George Bush, Condoleeza Rice, Karl Rove, and many of the other big-noise names from Bush’s presidency receive only marginal recognition in this carefully-focused book; obviously Bush himself is the most important peripheral figure, but surprisingly he is only studied when Gellman seeks to explain his oft-misunderstood relationship with his Vice President. In the hands of a poorer author, such a myopic focus might be detrimental, but Gellman is absolutely terrific at crafting context without stepping outside of a very tight circle. There is much that is missed, but few readers will complain for missing it.

“All hell was breaking loose at Justice. Phone calls and BlackBerry messages pinged around the senior staff. Lawyers streamed back to the building from the suburbs, converging on the fourth-floor conference room.

Barton Gellman has little or no patience with stupid questions, and when he is obliged to bring up accusations or issues without basis in fact, he does so brusquely and with marked brevity. He is unafraid of admitting a dearth of information with a particular subject, and purposely leaves some questions dangling for future authors to pick up, rather than neatly trimming them off. He clearly recognises that an unanswered question is sometimes of equal value to an answer, and his attention to detail and zeal for a comprehensive account are both commendable.

This book could never be described as a panegyric, but neither is it a bleak demonisation or even harsh criticism. When Gellman has (frequent) cause to be critical, it is not always because Cheney has done something “bad” that he ought to be punished for. Often it is because Cheney has done something that the author neither condemns nor lauds, but which led to certain consequences that are spelled out as far as is possible, and then analysed. Such an approach might be considered dry, but either to Gellman’s credit or because of the rich subject matter, even the most noncommittal verdicts read very fluidly. This will hardly be the last word on Dick Cheney, for better or for worse, but it is a valuable insight that succeeds on all of the goals that it sets out to achieve.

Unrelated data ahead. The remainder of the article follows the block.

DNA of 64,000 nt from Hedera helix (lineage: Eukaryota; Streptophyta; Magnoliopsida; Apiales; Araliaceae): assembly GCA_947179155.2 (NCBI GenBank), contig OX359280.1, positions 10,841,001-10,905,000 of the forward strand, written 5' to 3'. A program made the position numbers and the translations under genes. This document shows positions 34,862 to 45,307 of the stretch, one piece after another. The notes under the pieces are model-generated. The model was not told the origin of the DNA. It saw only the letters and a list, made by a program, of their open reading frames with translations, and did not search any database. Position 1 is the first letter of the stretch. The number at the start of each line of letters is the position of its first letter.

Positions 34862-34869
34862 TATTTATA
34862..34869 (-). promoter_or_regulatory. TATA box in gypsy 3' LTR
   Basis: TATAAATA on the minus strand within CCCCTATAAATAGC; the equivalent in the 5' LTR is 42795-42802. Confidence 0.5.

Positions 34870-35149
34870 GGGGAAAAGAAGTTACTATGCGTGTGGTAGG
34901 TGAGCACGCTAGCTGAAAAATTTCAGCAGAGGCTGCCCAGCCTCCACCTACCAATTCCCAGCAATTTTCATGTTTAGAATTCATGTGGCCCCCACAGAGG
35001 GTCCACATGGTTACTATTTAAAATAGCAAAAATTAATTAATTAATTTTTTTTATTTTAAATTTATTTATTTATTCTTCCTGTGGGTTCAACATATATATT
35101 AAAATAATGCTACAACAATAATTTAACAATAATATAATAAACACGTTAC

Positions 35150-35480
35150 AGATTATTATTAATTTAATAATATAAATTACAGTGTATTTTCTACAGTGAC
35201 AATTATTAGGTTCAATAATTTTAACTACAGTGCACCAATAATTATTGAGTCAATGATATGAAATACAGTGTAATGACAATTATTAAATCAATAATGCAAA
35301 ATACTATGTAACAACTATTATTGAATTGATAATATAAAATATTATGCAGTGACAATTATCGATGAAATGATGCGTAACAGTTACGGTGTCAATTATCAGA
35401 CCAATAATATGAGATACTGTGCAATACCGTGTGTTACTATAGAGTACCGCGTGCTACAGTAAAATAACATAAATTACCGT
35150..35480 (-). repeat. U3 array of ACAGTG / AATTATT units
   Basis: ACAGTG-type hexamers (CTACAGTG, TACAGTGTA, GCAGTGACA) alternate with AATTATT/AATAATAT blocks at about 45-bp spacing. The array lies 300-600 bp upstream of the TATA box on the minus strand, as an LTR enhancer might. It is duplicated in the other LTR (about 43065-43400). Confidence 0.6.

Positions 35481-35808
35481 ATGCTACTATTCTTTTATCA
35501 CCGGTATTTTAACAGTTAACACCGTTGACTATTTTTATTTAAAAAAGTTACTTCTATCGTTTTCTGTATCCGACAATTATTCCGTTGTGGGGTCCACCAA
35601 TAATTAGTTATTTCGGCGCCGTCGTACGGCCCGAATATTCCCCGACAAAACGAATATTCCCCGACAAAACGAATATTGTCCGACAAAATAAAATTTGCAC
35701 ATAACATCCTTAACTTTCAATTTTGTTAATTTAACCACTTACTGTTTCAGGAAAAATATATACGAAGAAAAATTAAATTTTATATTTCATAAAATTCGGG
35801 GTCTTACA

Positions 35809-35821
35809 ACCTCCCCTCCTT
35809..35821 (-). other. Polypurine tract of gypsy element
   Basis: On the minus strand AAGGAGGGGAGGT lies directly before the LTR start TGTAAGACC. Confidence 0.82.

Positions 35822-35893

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On the Road, by Jack Kerouac

February 16, 2013 at 11:28 (Biography, Book Reviews, Highly Rated Books) (, , , , )




In the parlance of the Twenty-First Century, On the Road is a singular and remarkable blog transcript. The problem in claiming this is that it is incredibly difficult to find a blog that says anything worth saying; and those that are written about the most fascinating things are never written by gifted storytellers. Jack Kerouac sets down a truly spellbinding trail of experiences and maturations, but in spite of the constraints of reality (or the freedom of writing fact as fiction), he produces a throbbing, vibrant, masterpiece that transcends the brief span of post-war years in which it was set, and becomes something almost spiritual.

“Just ahead, over the rolling wheatfields all golden beneath the distant snows of Estes, I’d be seeing old Denver at last. I pictured myself in a Denver bar that night, with all the gang, and in their eyes I would be strange and ragged and like the Prophet who has walked across the land to bring the dark Word, and the only Word I had was ‘Wow!'”

-On the Road